The Ksi X’anmaas (Kwinamass River) Conservancy is adjacent to Khutzeymateen/K’tzim-a-deen Grizzly Bear Sanctuary inlet and protects important grizzly bear habitat. The conservancy protects a large estuary with sedge flats and inter-tidal habitats rich in food sources for grizzly bears.
Low lying passes between Ksi’anmaas and K’tzim-a-deen provide travel corridors for the grizzly bears that utilise both watersheds. The Ksi X’anmaas Conservancy is an important salmon bearing stream providing opportunities for angling in a wilderness setting.
Conservancy Size: 33,581 hectares – 33,382 hectares of upland and 199 hectares of foreshore
Date Established: June 27, 2008
Prince Rupert Visitor Centre:
100 First Ave West
Prince Rupert, BC V8J 1A8
The Ksi X’anmaas Conservancy protected areas is located approximately 45 kilometres northwest of Prince Rupert and 10 kilometres north of Lax Kwa’ alaams in the Coast Ranges. Access to the Ksi X’anmaas Conservancy Protected Areas is primarily by boat.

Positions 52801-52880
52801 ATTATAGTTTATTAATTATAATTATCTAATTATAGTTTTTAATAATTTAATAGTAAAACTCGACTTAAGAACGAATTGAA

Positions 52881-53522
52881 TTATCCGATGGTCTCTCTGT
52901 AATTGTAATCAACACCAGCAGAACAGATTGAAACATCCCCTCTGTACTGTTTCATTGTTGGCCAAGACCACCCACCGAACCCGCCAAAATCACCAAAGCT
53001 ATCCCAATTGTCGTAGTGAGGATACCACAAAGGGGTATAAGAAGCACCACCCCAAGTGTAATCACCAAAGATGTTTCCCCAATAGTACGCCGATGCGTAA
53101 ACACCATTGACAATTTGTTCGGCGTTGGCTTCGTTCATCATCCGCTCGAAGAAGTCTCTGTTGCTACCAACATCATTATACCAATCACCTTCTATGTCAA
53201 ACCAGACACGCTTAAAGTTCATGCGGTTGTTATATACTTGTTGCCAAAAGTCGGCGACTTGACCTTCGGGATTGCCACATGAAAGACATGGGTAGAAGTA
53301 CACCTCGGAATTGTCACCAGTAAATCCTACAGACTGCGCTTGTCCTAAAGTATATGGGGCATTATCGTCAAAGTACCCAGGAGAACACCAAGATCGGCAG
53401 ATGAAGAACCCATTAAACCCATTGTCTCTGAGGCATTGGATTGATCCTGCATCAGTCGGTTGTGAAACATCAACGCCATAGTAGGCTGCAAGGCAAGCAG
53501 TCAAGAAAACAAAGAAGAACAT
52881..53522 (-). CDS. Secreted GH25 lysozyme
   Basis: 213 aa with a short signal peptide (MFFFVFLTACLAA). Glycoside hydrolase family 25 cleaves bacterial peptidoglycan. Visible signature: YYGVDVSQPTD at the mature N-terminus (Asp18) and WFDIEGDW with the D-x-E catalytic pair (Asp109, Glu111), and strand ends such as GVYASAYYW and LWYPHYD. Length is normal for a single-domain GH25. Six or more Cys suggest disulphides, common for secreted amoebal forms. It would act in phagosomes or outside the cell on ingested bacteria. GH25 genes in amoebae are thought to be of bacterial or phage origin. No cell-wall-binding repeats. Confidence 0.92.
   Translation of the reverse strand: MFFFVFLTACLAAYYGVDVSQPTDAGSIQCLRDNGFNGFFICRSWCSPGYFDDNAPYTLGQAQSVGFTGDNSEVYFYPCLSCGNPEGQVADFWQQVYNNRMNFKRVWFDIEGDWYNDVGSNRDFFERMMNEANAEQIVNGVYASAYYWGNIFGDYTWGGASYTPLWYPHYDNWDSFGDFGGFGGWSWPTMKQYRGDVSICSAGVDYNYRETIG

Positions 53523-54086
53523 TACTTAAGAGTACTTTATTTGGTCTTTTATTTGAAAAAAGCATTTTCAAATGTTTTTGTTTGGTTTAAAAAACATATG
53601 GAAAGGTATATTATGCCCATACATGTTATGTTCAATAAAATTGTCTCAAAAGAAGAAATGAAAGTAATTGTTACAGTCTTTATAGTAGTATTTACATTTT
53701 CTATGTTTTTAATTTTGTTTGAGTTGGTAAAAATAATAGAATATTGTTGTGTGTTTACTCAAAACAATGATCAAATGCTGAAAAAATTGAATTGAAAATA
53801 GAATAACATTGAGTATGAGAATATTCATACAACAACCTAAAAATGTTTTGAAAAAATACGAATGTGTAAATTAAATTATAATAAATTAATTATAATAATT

Reference: Marine Charts #3994
Wilderness, backcountry or walk-in camping is allowed, but no facilities are provided.
The Ksi X’anmaas River provides excellent salmon and stealhead fishing in a wilderness setting. Please consult the appropriate non-tidal fishing regulations for more information. Anyone fishing or angling in British Columbia must have an appropriate license. Fishing licenses are available for purchase in Kitimat and Prince Rupert.
The park is open to hunting. The conservancy is part of the Nass-Skeena Grizzly Bear Management Area where the hunting of grizzly bears is prohibited. Please check the BC Hunting and Trapping Regulations for more information.
BC Parks honours Indigenous Peoples’ connection to the land and respects the importance of their diverse teachings, traditions, and practices within these territories. This park webpage may not adequately represent the full history of this park and the connection of Indigenous Peoples to this land. We are working in partnership with Indigenous Peoples to update our websites so that they better reflect the history and cultures of these special places.